If you don’t grow your own peppers, consider purchasing in bulk from local growers at your farmer’s market when in season and preserve peppers to enjoy all year.
It’s been a great year for growing peppers in the home garden here in New England. Like the rest of the east coast, rainfall has been below average in Maine all summer. Peppers are one crop that has thrived in these conditions.
This year, our summer has been a bit hotter and dryer than usual. The peppers flourished in the heat, and the plants have produced double the amount of fruit as normal years. The hot, dry summer conditions have been especially accommodating to the hot chili varieties normally grown in warmer climates. Often times when growing these types of peppers in cooler climates, they not only produce less fruit, but the peppers sometimes don’t have a lot of heat. I think they are pampered too much with our frequent rain. This year, the hot chili peppers are much hotter.
As I mentioned in, 10 Tips to Growing Peppers in Colder Climates, growing some variety of peppers in cooler climates can be challenging. However, this year even my experiments growing peppers from the dried peppers you can purchase online or from the store were successful. I grew de arbol, japones, and guajillo chili this year and the plants have produced so many peppers. Here are some of my favorite ways to preserve peppers to enjoy all winter long:
3 Ways to Preserve Peppers
The easiest way to preserve peppers is to freeze them. Peppers are one of the few vegetables that can be frozen without having to blanch first. Surprisingly, frozen peppers do not turn to mush when thawed either. They do lose some of their crispness, but maintain the flavor of fresh peppers. Thawed peppers can be used to make salsa, fajitas, or any cooked recipe where you would normally use peppers. Frozen peppers are easy to chop while partially defrosted. Wear gloves when working with hot peppers.
How to Freeze Peppers:
1. Select fresh peppers with no blemishes or soft spots. Wash to remove any residue and soil. Allow the peppers to air dry.
2. Trim out the stems, seeds and membrane of bell or sweet peppers. Hot peppers that are used with their seeds can be frozen whole.
3. Think about how you will use the peppers and slice or cube accordingly:
Bell Peppers: I like slicing bell peppers in strips. It makes it easy to grab a handful as needed for fajitas or stir-fries. The frozen strips can be chopped into smaller pieces for soups or other recipes.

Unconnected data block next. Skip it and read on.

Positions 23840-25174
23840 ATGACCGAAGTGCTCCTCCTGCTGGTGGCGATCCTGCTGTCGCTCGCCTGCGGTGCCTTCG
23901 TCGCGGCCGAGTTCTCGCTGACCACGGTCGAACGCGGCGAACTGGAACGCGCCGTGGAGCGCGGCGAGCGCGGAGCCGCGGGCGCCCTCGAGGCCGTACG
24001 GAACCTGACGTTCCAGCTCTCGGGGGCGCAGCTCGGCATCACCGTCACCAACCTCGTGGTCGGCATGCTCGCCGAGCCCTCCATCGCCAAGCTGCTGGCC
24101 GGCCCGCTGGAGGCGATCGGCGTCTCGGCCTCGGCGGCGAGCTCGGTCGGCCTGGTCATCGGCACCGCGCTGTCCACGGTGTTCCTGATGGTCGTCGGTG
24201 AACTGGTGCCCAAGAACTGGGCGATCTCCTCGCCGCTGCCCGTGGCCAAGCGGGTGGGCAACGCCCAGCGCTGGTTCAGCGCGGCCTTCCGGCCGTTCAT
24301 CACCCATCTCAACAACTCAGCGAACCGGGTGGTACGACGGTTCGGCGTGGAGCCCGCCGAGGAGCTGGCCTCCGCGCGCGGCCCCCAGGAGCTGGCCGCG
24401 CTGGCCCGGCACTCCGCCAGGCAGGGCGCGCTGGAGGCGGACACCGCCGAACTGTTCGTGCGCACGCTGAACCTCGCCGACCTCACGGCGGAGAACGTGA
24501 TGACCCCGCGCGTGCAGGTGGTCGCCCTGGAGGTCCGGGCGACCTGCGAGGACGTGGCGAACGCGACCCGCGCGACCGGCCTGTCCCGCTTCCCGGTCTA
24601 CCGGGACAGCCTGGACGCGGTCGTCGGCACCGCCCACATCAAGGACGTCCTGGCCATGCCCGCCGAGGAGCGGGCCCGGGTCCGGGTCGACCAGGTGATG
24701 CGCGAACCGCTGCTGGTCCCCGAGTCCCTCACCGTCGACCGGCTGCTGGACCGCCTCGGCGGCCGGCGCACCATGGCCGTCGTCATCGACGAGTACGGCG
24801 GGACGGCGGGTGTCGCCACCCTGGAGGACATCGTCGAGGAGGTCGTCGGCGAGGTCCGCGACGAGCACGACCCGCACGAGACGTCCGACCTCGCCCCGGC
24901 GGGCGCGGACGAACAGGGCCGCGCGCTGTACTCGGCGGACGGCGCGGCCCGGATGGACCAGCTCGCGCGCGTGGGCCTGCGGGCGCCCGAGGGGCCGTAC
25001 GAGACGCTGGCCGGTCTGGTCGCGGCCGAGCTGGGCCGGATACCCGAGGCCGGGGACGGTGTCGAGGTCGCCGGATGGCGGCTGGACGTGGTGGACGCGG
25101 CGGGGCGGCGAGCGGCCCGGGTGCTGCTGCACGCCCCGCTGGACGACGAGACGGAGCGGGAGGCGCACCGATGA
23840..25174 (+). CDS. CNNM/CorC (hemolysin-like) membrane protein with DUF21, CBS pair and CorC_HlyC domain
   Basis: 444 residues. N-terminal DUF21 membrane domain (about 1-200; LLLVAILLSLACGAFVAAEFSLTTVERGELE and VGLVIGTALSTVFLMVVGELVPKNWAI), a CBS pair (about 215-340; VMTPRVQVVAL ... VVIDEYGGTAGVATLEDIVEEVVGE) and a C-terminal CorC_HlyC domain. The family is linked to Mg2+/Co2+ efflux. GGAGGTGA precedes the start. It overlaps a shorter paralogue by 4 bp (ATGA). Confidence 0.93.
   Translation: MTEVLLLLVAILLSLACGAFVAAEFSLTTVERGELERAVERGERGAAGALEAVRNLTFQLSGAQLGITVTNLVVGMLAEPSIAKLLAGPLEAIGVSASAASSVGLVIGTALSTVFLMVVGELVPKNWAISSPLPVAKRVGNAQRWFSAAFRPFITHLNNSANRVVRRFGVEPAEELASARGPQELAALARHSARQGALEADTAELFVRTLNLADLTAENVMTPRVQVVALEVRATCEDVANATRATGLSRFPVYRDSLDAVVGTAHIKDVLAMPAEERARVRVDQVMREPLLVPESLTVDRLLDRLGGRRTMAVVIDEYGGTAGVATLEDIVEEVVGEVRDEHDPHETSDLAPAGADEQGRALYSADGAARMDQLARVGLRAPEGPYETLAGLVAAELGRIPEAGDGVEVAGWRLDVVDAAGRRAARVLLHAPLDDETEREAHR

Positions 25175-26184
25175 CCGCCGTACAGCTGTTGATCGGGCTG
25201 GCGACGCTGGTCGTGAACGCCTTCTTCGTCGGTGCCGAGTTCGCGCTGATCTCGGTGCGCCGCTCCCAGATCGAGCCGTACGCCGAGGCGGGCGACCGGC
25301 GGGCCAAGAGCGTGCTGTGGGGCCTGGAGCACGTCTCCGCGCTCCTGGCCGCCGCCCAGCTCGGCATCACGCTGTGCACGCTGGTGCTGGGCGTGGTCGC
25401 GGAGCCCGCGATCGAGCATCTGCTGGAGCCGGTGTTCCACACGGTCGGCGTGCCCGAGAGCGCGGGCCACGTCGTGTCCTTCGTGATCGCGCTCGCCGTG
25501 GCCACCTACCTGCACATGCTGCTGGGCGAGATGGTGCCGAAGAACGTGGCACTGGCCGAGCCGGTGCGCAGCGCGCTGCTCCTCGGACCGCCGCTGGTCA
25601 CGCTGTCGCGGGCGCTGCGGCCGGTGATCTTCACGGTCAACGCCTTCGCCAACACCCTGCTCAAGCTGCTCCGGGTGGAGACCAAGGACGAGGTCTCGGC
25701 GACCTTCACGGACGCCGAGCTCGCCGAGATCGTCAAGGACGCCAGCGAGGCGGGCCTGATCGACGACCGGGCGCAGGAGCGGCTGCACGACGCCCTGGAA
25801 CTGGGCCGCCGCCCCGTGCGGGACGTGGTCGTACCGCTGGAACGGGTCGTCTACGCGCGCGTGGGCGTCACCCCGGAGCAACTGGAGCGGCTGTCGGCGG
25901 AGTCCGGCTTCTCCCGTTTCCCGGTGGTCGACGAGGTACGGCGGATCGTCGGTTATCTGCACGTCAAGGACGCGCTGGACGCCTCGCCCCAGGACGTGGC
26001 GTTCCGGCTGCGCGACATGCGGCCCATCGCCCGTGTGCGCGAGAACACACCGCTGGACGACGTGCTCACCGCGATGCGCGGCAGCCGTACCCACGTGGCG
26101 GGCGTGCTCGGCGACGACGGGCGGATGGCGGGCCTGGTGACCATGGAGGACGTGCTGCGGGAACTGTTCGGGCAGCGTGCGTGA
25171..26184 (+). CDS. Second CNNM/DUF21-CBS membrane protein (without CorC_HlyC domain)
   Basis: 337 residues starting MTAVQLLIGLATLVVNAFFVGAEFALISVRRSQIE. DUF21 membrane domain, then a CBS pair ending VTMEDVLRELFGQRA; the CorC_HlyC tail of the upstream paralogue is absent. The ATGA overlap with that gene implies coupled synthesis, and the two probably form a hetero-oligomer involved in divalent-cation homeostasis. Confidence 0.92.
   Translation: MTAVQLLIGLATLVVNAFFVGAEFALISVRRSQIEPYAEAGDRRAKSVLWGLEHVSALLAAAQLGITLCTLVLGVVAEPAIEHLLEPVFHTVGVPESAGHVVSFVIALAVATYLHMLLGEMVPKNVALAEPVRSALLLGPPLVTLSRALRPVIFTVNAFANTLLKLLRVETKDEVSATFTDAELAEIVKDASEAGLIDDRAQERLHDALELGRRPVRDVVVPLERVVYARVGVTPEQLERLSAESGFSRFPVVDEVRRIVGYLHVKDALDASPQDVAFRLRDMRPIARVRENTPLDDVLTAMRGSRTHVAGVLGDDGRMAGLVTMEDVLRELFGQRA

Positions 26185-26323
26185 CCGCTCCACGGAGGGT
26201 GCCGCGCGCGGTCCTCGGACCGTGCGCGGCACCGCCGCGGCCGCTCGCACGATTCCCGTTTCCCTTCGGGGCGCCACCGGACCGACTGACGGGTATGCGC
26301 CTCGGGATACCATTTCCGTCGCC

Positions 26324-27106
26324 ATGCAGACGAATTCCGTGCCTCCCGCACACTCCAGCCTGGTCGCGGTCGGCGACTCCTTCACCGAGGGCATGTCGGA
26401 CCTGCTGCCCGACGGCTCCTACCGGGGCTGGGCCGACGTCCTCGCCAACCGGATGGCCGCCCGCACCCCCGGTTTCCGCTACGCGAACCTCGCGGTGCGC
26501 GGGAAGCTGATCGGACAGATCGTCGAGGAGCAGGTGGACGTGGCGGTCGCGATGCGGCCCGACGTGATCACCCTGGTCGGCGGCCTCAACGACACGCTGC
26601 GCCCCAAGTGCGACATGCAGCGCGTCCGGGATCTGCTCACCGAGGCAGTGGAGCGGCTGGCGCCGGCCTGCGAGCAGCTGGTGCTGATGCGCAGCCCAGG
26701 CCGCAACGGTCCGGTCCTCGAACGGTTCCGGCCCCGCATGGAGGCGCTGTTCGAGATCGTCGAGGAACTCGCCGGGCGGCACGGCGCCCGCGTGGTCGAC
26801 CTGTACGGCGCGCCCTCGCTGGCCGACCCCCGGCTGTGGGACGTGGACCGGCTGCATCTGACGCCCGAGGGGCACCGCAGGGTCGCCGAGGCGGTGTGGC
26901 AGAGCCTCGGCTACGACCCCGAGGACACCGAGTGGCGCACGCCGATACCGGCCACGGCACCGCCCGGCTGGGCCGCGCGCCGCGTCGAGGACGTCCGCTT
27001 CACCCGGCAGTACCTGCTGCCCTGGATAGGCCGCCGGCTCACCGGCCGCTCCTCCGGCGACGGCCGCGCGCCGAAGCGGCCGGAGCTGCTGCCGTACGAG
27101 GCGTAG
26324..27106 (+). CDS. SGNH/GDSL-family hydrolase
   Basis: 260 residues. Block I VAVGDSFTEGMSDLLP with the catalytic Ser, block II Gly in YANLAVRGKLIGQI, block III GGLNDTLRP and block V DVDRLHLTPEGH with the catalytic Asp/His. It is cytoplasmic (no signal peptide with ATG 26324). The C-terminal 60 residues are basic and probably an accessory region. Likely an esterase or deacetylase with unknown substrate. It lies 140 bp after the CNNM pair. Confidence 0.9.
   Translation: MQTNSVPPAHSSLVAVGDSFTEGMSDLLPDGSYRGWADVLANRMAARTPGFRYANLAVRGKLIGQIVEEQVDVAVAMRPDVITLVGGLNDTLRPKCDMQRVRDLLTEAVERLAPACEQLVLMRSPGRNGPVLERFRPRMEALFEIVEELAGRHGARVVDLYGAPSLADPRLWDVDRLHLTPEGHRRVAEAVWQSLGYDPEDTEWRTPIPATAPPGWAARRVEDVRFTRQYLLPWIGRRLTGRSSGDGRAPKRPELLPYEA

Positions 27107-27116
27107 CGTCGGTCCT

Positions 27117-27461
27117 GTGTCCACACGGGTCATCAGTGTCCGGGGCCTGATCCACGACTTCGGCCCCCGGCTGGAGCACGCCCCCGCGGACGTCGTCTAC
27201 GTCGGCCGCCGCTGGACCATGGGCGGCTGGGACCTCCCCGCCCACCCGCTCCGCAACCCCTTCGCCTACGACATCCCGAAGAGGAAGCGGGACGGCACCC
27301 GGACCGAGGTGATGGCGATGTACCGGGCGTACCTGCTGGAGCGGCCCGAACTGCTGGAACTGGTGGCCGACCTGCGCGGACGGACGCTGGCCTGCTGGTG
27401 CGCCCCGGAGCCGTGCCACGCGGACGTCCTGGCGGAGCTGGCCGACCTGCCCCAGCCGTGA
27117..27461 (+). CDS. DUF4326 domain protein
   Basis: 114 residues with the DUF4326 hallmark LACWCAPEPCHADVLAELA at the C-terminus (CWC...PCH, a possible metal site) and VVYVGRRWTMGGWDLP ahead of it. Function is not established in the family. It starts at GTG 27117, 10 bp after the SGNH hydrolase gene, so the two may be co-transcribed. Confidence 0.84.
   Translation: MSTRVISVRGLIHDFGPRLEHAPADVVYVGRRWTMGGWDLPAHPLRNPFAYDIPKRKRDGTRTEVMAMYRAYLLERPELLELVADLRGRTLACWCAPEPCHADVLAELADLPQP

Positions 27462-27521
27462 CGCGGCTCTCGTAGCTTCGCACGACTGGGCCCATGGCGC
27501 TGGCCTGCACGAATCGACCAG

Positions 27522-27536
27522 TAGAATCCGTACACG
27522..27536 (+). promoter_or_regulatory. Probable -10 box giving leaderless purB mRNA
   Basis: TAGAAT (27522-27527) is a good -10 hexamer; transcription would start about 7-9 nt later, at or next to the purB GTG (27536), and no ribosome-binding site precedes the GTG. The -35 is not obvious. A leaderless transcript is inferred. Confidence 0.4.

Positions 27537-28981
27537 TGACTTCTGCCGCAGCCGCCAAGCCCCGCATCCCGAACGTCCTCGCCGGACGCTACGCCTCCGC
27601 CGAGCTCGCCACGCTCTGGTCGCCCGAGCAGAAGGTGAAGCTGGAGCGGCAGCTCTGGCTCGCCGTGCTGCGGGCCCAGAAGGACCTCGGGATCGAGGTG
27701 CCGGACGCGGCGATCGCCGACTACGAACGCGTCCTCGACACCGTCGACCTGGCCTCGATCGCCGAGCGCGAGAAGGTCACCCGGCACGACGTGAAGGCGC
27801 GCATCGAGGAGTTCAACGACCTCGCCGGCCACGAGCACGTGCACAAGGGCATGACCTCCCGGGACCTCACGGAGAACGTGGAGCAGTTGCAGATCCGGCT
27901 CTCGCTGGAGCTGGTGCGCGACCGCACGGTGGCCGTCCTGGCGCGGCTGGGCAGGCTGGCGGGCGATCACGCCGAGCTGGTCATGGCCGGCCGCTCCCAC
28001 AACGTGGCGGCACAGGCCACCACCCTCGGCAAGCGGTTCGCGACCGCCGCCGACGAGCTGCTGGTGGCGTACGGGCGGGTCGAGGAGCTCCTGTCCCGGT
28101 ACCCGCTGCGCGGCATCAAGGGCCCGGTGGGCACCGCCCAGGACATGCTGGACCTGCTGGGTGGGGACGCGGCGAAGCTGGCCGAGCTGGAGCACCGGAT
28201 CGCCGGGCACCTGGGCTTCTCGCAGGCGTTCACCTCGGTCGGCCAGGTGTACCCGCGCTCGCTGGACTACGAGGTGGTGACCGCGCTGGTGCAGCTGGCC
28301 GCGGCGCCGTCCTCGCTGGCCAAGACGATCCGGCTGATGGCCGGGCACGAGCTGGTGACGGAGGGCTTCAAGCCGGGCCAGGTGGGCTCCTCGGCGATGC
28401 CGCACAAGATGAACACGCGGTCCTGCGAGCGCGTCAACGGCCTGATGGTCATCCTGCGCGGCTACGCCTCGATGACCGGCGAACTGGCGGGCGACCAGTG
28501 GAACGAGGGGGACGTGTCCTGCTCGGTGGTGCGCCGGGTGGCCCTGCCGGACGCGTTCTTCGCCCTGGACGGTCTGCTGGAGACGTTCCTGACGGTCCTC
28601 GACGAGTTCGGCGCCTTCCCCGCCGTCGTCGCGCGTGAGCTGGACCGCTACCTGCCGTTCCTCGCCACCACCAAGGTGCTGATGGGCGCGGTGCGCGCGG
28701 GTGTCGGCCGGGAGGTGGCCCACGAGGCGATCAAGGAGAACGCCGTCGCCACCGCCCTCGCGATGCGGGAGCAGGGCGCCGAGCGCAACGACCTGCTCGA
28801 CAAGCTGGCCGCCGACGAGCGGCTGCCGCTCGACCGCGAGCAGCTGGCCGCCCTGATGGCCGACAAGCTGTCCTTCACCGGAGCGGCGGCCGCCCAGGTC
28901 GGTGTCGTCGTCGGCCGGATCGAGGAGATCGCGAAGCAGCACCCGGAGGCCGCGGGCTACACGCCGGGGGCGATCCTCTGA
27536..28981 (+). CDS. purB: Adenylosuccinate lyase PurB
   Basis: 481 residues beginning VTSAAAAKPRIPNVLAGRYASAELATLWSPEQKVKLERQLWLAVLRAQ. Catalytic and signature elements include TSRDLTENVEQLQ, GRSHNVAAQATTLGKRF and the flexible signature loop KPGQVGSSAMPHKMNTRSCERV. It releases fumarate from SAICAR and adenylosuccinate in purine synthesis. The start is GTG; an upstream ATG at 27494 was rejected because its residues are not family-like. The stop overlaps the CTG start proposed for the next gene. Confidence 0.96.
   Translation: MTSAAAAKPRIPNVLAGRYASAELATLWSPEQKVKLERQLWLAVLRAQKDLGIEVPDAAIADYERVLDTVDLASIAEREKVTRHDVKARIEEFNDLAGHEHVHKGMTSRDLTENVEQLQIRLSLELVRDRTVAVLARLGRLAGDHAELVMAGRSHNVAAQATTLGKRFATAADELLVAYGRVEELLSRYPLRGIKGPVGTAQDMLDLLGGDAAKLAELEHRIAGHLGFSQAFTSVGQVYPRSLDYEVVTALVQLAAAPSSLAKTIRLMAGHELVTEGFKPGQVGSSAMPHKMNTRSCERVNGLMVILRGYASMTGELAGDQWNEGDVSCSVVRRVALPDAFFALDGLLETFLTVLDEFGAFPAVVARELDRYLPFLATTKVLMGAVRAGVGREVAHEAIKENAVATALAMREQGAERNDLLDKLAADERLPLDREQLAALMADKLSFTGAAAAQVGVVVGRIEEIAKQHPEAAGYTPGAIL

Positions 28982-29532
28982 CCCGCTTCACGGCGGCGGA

Jalapeño: I freeze jalapeño peppers whole, but you can also remove the stems, seeds and membrane and cut into pieces before freezing.
Anaheim: The skins of the Anaheim and New Mexico type peppers are tough, so I roast these on the grill and peel off the skins and seed the peppers before freezing. To peel, blister the skins by grilling or broiling until the skins crack and separate from the flesh. Remove from the peppers from heat and place in a covered glass bowl to steam. Once the peppers are cool enough to handle, remove skins, stems, seeds, and membrane. See: How to Roast and Peel Peppers for more details.
4. Spread out the prepared peppers on baking sheets and freeze until solid, and then add to freezer bags. Freezing the peppers on a baking sheet before packaging helps prevent them from sticking together and allow you to grab a handful when needed. Pack whole peppers and prepared Anaheim peppers into freezer bags. Remove as much air as you can, label, and freeze. Use within 8-12 months.
Drying your pepper harvest is an excellent way to preserve peppers. Dehydrating concentrates the flavor and heat of the peppers. Store fully dried peppers in airtight jars. You can add the dried peppers to soups, stews, or chilies. The peppers will rehydrate using the liquid in the pot. To rehydrate dried peppers before using, place them in a bowl and add hot tap water to cover. Let them soak until softened, about 30 minutes. Dried peppers can be crushed into pepper flakes using a food processor, or blended into chili pepper powder using a coffee grinder. Make your own Homemade Taco Seasoning. Save some of the seeds to grow next year.